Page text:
[Footnote 2: Lodge’s English Colonies, pp. 295-311; Winsor’s Narrative and Critical History, Vol. III., pp. 385-411; Bancroft’s History of the United States, Vol. I., pp. 501-508.]
%29. The Struggle for the Delaware; the Swedes on the Delaware.%—And now began a bitter contest for the ownership of the country bordering the Delaware. A few leading officials of the Dutch Company, disgusted at the way its affairs were managed, formed a new company under the lead of William Usselinx. As they could not get a charter from Holland, for she would not create a rival to the Dutch Company, they sought and obtained one from Sweden as the South Company, and (1638) sent out a colony to settle on the Delaware River. The spot chosen was on the site of Wilmington. The country was named New Sweden, though it belonged to Maryland. The Dutch West India Company protested and rebuilt Fort Nassau. The Swedes, in retaliation, went farther up the river and fortified an island near the mouth of the Schuylkill. Had they stopped here, all would have gone well. But, made bold by the inaction of the Dutch, they began to annoy the New Netherlanders, till (1655) Peter Stuyvesant, the governor of New Netherland, unable to stand it any longer, came over from New Amsterdam with a few hundred men, overawed the Swedes, and annexed their territory west of the Delaware. New Sweden then became part of New Netherland.
[Footnote 1: Sweden had no right to make such a settlement. She had no claim to any territory in North America.]
[Footnote 2: Lodge’s English Colonies, pp. 205-210; Bancroft’s History of the United States, Vol. I., pp. 509, 510; Hildreth’s History of the United States, Vol. I., pp. 413-442.]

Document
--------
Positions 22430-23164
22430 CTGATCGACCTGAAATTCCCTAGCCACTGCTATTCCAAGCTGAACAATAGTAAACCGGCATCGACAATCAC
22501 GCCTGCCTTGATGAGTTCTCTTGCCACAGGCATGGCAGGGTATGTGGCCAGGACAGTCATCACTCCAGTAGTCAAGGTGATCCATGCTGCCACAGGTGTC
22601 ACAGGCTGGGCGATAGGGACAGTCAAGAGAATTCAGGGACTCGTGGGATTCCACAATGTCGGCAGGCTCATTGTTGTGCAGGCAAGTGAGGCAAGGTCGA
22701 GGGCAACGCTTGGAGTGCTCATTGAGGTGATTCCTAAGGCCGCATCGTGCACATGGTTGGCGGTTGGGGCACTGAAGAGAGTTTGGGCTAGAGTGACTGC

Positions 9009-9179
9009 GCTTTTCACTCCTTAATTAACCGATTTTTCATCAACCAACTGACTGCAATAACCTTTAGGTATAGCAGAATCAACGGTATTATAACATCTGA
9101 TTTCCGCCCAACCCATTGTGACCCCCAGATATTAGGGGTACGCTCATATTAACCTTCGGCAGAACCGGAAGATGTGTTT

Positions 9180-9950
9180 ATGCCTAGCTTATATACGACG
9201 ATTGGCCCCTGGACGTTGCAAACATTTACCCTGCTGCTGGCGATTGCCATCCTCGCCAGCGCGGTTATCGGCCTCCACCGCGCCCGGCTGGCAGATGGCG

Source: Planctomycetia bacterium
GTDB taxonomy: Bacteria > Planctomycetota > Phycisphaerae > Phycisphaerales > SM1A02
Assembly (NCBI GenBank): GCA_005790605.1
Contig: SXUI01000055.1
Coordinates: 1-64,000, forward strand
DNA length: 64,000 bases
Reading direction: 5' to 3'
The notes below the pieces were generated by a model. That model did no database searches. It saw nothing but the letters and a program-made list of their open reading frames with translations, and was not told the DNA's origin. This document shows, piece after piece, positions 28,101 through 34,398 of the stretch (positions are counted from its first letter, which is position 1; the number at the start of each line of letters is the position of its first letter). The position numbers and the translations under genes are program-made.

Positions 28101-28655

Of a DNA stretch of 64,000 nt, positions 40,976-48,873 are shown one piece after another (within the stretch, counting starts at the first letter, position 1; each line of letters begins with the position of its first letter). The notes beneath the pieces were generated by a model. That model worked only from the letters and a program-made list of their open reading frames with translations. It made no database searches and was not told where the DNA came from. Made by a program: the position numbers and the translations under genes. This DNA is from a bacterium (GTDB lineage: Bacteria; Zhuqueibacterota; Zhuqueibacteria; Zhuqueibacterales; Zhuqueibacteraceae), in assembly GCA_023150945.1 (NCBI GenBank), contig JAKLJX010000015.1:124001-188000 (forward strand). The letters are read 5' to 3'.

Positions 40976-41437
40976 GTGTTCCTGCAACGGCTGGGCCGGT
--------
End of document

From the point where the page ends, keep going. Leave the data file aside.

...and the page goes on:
1. After the discovery of the North American coast by the Cabots, England made no attempt to settle it for nearly eighty years; and even then the colonies planted by Gilbert and Ralegh were failures.
2. Successful settlement by the English began under the London Company in 1607.
3. In 1609 the London Company obtained a grant of land from sea to sea, and extending 400 miles along the Atlantic; but in 1624 its charter was annulled, and in 1632 the King carved the proprietary colony of Maryland out of Virginia.
4. Meantime Henry Hudson, in the employ of the Dutch, discovered the Delaware and Hudson rivers (1609), and the Dutch, ignoring the claims of England, planted colonies on these rivers and called the country New Netherland.
5. Then a Swedish company began to colonize the Delaware Bay and River coast of Virginia, which they called New Sweden.
6. Conflicts between the Dutch and the Swedes followed, and in 1655 New Sweden was made a part of New Netherland.
THE PLANTING OF NEW ENGLAND